"The BRAIN Initiative will accelerate the development and application of new technologies that will enable researchers to produce dynamic pictures of the brain that show how individual brain cells and complex neural circuits interact at the speed of thought. These technologies will open new doors to explore how the brain records, processes, uses, stores, and retrieves vast quantities of information, and shed light on the complex links between brain function and behavior." states The White House Office of the Press Secretary.
On April 2, Dr. Richard Huganir, the director of the Johns Hopkins University School of Medicine’s Solomon H. Snyder Department of Neuroscience, visited the White House to participate in the announcement of the new Brain Research through Advancing Innovative Neurotechnologies (BRAIN) initiative.
The project is aimed at mapping the activity of every neuron in the human brain. Huganir’s inclusion in the event recognizes his extensive contributions to our understanding of how learning and memory work.
Dr. Richard Huganir is a Professor and Director of the Solomon H. Snyder Department of Neuroscience, as well as an Investigator with Howard Hughes Medical Institute and Co-Director of the Johns Hopkins Medicine Brain Science Institute. Dr. Huganir received his Ph.D. degree in Biochemistry, Molecular and Cell Biology from Cornell University in 1982 where he performed his thesis research in the laboratory of Dr. Efraim Racker. He was a postdoctoral fellow with the Nobel Laureate, Dr. Paul Greengard, at Yale University School of Medicine from 1982-1984. Dr. Huganir then moved to the Rockefeller University where he was an Assistant Professor of Molecular and Cellular Neurobiology from 1984-1988. Dr. Huganir moved to the Johns Hopkins University School of Medicine in 1988 as an Associate Investigator in the Howard Hughes Medical Institute and an Associate Professor in the Department of Neuroscience. Dr. Huganir became the Director or the Solomon H. Snyder Department of Neuroscience in 2006.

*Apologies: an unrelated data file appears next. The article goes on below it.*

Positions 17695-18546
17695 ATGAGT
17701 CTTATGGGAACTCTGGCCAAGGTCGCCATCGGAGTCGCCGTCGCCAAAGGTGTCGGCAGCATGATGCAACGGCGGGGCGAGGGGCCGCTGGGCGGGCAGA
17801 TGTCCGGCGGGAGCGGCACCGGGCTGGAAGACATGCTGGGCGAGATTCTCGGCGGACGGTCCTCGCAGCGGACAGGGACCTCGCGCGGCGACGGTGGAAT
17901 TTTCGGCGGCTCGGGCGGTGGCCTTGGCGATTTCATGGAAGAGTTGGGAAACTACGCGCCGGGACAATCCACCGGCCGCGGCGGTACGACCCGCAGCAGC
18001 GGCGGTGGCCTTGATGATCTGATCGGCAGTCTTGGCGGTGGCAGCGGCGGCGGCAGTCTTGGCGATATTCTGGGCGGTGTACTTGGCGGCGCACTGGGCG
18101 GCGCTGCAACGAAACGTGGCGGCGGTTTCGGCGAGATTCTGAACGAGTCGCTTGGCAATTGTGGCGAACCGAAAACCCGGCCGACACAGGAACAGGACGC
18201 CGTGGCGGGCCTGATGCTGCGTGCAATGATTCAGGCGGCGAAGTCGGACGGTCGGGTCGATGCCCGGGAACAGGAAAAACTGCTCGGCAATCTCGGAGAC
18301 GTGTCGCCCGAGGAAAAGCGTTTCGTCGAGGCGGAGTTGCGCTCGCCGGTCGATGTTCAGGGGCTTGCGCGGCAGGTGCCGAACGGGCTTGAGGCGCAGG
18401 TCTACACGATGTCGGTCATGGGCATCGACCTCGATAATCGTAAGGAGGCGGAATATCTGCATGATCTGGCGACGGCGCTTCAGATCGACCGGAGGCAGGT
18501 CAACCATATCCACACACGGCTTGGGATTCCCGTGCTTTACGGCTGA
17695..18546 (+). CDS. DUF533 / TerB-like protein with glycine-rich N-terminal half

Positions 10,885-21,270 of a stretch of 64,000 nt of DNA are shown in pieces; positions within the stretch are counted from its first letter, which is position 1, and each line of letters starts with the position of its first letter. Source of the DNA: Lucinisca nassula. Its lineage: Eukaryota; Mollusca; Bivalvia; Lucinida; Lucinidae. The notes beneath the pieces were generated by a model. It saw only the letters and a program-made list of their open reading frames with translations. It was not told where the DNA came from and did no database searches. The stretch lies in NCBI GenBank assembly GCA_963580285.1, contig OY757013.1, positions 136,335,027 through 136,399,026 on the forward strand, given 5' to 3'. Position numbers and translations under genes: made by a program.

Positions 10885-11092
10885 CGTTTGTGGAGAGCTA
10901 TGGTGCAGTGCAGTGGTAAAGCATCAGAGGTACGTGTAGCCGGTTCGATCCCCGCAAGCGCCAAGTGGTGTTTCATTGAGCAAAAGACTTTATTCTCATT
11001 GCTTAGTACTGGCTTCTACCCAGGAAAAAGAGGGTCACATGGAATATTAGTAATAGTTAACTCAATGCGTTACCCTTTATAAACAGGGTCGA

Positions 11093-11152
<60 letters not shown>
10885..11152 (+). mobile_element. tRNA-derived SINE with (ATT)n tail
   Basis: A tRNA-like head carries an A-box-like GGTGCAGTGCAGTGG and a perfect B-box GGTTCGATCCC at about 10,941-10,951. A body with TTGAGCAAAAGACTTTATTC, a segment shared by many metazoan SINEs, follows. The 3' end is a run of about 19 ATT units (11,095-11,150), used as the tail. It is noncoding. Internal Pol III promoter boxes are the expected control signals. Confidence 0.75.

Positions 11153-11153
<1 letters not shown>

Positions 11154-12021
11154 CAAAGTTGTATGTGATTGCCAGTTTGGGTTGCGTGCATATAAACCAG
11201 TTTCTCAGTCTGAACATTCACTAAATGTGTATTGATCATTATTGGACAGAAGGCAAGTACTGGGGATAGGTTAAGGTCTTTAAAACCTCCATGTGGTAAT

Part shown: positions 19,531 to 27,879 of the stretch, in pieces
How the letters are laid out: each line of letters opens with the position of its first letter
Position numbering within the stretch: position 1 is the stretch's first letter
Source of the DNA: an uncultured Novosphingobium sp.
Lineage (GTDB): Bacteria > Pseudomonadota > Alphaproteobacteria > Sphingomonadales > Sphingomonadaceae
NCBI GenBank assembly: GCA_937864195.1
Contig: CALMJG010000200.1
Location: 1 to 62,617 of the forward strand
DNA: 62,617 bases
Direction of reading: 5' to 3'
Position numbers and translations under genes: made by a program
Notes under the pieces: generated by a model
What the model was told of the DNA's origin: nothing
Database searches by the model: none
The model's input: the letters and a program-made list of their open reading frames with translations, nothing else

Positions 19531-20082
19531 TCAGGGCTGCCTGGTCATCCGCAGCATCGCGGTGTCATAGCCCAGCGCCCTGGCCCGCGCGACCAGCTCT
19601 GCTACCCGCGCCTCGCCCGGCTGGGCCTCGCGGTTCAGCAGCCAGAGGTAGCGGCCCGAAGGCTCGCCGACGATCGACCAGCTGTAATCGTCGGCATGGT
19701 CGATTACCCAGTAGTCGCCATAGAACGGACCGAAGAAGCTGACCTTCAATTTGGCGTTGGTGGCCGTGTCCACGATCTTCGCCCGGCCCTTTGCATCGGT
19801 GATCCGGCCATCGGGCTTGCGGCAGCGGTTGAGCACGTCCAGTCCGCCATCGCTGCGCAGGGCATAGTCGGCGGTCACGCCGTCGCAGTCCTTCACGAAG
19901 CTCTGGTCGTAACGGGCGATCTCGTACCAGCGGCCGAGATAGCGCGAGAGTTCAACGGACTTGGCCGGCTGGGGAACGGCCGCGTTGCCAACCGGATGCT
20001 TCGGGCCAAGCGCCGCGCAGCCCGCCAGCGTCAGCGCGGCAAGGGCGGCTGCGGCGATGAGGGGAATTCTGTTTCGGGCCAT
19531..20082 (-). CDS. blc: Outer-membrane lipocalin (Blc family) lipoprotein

Dr. Huganir’s career has focused on synapses, the connections between nerve cells, in the brain. Dr. Huganir’s general approach has been to study molecular and cellular mechanisms that regulate neurotransmitter receptors. Dr. Huganir’s studies have shown that the regulation of receptor function is a major mechanism for the regulation of neuronal excitability and connectivity in the brain and is critical for many higher brain processes including learning and memory and the proper development of the brain. Dr. Huganir has served as Treasurer of the Society for Neuroscience and received the Young Investigator Award and the Julius Axelrod Award from the Society for Neuroscience, the Santiago Grisolia Award and is a member of the American Academy of Arts and Sciences, the National Academy of Sciences, and a fellow of the American Association for the Advancement of Science and member of the Institute of Medicine. Learn more about Dr. Huganir